Next we'll look at a simple portable radio intended for battery use. It uses only 4 valves (no rectifier being neccessary of course). The fewer valves in such receivers, the less current drawn, meaning longer battery life. It operates only on the one band, at that time there were not so many stations spread over medium- and short-waves as we are faced with today! Let's first see the diagram:
Portable receiver diagram
Being a portabe receiver, it was not designed to have a connection for a long-wire or other external antenna, so the first part of the set is a loop aerial which is tuned in step with the local oscillator so as to be effective wherever the set was tuned to. Its' output is connected to the signal grid g3 of the mixer valve V1, but is not grounded at D.C., rather it is decoupled at R.F. by the 0.05uF capacitor at its' 'earthy' end; more of which later. The g1 of V1 is connected to the oscillator coil primary, the secondary of which is connected to g2 (and g4); g2 acts as the oscillator 'anode' and varies in frequency due to the ganged tuning capacitor across the coil primary.
In this way, in the one valve, we have both the wanted signal and the oscillator signal (separated in freqency by the intermediate frequency where we perform some amplification) and the difference (intermediate frequency, which is a constant) appears at the anode where it is selected (and other products rejected) by I.F. transformer T2. This is double-tuned for extra selectivity and for ease of coupling, tuning being effected by ferrite or iron-dust cores with a screwdriver slot. Never force these, they break easily, and do not actually use a screwdriver because of its' magnetic prperties: use a non-ferrous tool.
The output of T2 feeds g1 of V2, the I.F. amplifier, the 'earthy' end of T2 secondary again being decoupled rather than connected to ground/chassis. V2 is a straightforward I.F. amplifier, a pentode for lower noise and AGC here (see later) feeding a transformer T3 which is very similar to T2.The output of T3 secondary is rectified by the diode part of V3, developing a negative voltage which is fed into the 3.3megohm resistor and then the bias for V1 and V2. Now these valves have a useful characteristic not common to all valves: the more negative their control grid voltages, the lower their mutual conductance. So if you have a very strong signal, possibly too large for one of these valves, then the negative voltage produced by the rectified I.F. will increase, duly increasing the negative bias on these valves and thereby reducing their mutual conductance, and hence their gain. In this way, we have 'automatic gain control' (agc) sometimes called 'automatic volume control', and that is why the grids of V1 and V2 are not grounded to chassis/0V but decoupled by that 0.05uF capacitor. The reason for the 3.3 megohm series resistor is, in conjunction with the 0.05uF capacitor, to avoid normal audio amplitude variations affecting the gain - it forms a low-pass filter.
The audio component of the rectified I.F. is smoothed by both 100pF capacitors and is fed to the volume control which feeds the audio pentode preamp in V3 acting as a voltage amplifier, the output of which feeds the output tetrode V4 which operates in single-ended mode. The grid bias for this output valve is provided for by applying the H.T.+ for the rest of the set via a 820 ohm resistor in the negative line: this has virtually no effect for the rest of the set but develops enough negative voltage with respect to chassis/0V for biassing the output valve, which feeds an output transformer matching the 5000 ohms of the anode to the loudspeaker.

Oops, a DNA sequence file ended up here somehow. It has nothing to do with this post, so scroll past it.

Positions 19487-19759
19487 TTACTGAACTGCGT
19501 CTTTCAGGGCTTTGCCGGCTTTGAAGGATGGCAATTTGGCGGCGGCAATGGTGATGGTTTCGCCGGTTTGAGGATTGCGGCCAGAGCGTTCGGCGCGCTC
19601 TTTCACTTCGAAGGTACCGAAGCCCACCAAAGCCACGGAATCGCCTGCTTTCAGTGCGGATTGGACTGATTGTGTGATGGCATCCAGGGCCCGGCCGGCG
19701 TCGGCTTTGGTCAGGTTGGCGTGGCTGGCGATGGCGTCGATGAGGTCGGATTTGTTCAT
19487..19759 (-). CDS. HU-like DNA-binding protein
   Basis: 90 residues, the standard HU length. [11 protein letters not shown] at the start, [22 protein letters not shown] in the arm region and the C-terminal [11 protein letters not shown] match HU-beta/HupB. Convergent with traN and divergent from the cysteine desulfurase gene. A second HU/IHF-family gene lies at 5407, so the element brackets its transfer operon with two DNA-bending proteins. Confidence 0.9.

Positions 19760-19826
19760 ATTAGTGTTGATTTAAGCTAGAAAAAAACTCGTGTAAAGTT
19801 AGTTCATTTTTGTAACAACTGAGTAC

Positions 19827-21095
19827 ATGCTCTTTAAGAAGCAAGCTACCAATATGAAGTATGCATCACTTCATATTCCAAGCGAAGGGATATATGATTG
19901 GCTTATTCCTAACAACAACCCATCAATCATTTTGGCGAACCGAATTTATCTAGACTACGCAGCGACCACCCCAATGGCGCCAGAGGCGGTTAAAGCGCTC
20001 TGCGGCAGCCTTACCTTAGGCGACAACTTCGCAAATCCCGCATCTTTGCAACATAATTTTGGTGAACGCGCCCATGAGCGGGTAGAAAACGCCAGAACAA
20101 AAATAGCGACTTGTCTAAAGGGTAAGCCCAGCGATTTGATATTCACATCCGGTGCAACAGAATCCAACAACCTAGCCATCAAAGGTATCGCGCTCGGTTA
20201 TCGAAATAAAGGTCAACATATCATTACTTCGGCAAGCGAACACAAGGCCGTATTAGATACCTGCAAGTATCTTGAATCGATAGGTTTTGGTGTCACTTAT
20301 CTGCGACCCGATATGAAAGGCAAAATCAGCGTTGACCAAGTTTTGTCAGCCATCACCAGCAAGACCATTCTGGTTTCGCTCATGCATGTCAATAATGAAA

The last circuit shown here is a mains-operated set, using miniature (younger) valves. The basic principles are the same as in the portable set described earlier, so I shall not go into so much detal; rather I'll just mention the more important differences. Before the circuit, some basic aspects. Since this is a mains operated set, there is far less importance placed upon power consumption: it uses some 4 times the H.T.+ voltage at only marginally less current. Also, since it would 'live' in the living room or the study, a permanent aerial/antenna connection woulb be expected to be used. Also, since by this sets' time there were far more stations on more bands, there are three switched bands, eached tuned, rather than just the single knob. Here is the circuit:

Mains operated radio

The first thing to note is that the mixer valve is a double-valve, a triode-heptode. The triode functions as a stand-alone oscillator but its' g1 is internally connected to g3 of the heptode. Aerial signals, from the switched coil, are coupled to g1 of the heptode. Some bias is obtained from a cathode resistor, bypassed at R.F. by the 0.02uF capacitor. In other ways the heptode of V1 can be likened to the heptode of the portable set.
Likewise, the I.F. amplifier V2 has the same functionmality and nearly the same circuitry as that in the portable set. Automatic gain control is still obtained from rectified I.F., but in this case is coupled from the primary of the last I.F. transformer to a separate diode detector in V3 - in this set it is said to improve the performance of AGC when there are very close interfering stations (the selectivity of T2 secondary no longer being of influence). Amplitude-modulation audio is taken from T2 secondary in the same way as in the portable set described above. The audio voltage amplifier in this set is a triode rather than a pentode, but is still operated as a voltage amplifier feeding the output valve V4, a tetrode. Bias for this tetrode is developed by its' own cathode resistor, which is decoupled to audio by the 25 uF parallel capacitor.
The rectifier valve used here is again a full-wave type but with separate cathode and heater connections: the heater-cathode voltage rating is sufficient not to require a separate heater winding as was the case with the 6V6 amplifier unit.

I hope that the above notes and descriptions have been of some help to some of you - compiling some of this has been something of a mammoth manual task so I do take a day or so's rest now! All the best in your restoration work.